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I am trying to design a tagging system with a model like this:

Tag:
   content = CharField
   creator = ForeignKey
   used = IntergerField

It is a many-to-many relationship between tags and what's been tagged.

Everytime I insert a record into the assotication table, Tag.used is incremented by one, and decremented by one in case of deletion.

Tag.used is maintained because I want to speed up answering the question 'How many times this tag is used?'.

However, this seems to slow insertion down obviously.

Please tell me how to improve this design.

Thanks in advance.

http://www.pui.ch/phred/archives/2005/06/tagsystems-performance-tests.html

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2 Answers 2

up vote 1 down vote accepted

If your database support materialized indexed views then you might want to create one for this. You can get a large performance boost for frequently run queries that aggregate data, which I think you have here.

your view would be on a query like:

SELECT
    TagID,COUNT(*)
    FROM YourTable
    GROUP BY TagID

The aggregations can be precomputed and stored in the index to minimize expensive computations during query execution.

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I don't think it's a good idea to denormalize your data like that.

I think a more elegant solution is to use django aggregation to track how many times the tag has been used http://docs.djangoproject.com/en/dev/topics/db/aggregation/

You could attach the used count to your tag object by calling something like this:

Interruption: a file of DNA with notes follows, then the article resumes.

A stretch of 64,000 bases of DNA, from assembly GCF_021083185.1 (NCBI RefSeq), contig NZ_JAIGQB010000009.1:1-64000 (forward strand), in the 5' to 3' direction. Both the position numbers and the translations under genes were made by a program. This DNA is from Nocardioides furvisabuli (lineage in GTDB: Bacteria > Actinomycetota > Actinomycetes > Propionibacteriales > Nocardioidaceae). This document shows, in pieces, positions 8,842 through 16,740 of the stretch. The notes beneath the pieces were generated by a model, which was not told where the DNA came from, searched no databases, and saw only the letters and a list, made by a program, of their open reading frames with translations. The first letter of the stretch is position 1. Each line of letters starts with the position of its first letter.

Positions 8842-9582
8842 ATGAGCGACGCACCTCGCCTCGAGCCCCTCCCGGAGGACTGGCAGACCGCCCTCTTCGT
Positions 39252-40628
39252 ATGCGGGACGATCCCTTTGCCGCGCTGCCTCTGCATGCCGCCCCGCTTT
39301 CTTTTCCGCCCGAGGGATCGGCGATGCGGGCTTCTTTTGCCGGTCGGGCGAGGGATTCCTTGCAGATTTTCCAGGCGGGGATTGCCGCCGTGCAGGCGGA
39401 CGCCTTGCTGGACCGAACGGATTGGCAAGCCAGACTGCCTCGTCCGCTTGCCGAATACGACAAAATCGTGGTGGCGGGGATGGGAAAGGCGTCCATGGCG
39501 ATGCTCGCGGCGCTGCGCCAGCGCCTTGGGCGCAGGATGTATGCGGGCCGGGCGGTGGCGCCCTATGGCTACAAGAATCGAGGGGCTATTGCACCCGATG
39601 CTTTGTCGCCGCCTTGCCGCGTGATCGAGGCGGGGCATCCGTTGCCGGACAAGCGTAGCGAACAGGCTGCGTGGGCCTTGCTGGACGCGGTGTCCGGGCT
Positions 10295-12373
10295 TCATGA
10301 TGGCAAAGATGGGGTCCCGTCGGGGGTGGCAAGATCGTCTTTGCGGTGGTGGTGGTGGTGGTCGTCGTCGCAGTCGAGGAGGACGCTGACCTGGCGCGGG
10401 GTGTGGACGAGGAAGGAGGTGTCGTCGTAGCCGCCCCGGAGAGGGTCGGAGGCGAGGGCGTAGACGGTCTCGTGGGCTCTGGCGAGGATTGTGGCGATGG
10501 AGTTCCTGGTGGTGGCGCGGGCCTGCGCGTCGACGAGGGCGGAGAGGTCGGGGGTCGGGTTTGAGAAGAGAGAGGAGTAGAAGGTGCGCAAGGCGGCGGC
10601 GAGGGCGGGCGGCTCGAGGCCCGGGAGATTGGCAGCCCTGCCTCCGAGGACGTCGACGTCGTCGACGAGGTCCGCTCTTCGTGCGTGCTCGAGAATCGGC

my_tag = Tag.objects.annotate(used=Count('post'))[0]

and then accessing it like this:

my_tag.used

assuming that you have a Post model class that has a ManyToMany field to your Tag class

You can order the Tags by the named annotated field if needed:

Tag.objects.annotate(used=Count('post')).order_by('-used')
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1  
I think this is slow if I need to sort tags by how many times they are used, because there is a "select count" query for every tag. Or what's wrong with my understanding? –  satoru Apr 8 '10 at 6:04
    
Do you just think it would be slow, or are you actually seeing poor performance? In my experience the Django ORM optimizes my queries much better than I could write by hand (I'm not a DBA). Aggregation returns a query set, so ordering the tags by the used count is as simple as: Tag.objects.annotate(used=Count('post')).order_by('-used') . Because of the lazy queries, this will build, sort, filter, and order your query through the SQL call, which should be fast enough for small to medium sized sites. –  digitaldreamer Apr 8 '10 at 6:23
    
Thanks, digitaldreamer. Yes, I just think it would be slow and trying to design something kind of 'trade space for time', but I have no proof that it is better done this way, and that's why I'm here :) –  satoru Apr 8 '10 at 6:35
1  
No, there isn't a select count for every tag, this is done by group by so is very efficient. You can see this if you add .query.as_sql() to the end of the ORM call. –  Daniel Roseman Apr 8 '10 at 6:51
    
I'll try it out, thanks. Guess I'd better make my table align with the normalized way :) –  satoru Apr 8 '10 at 6:55

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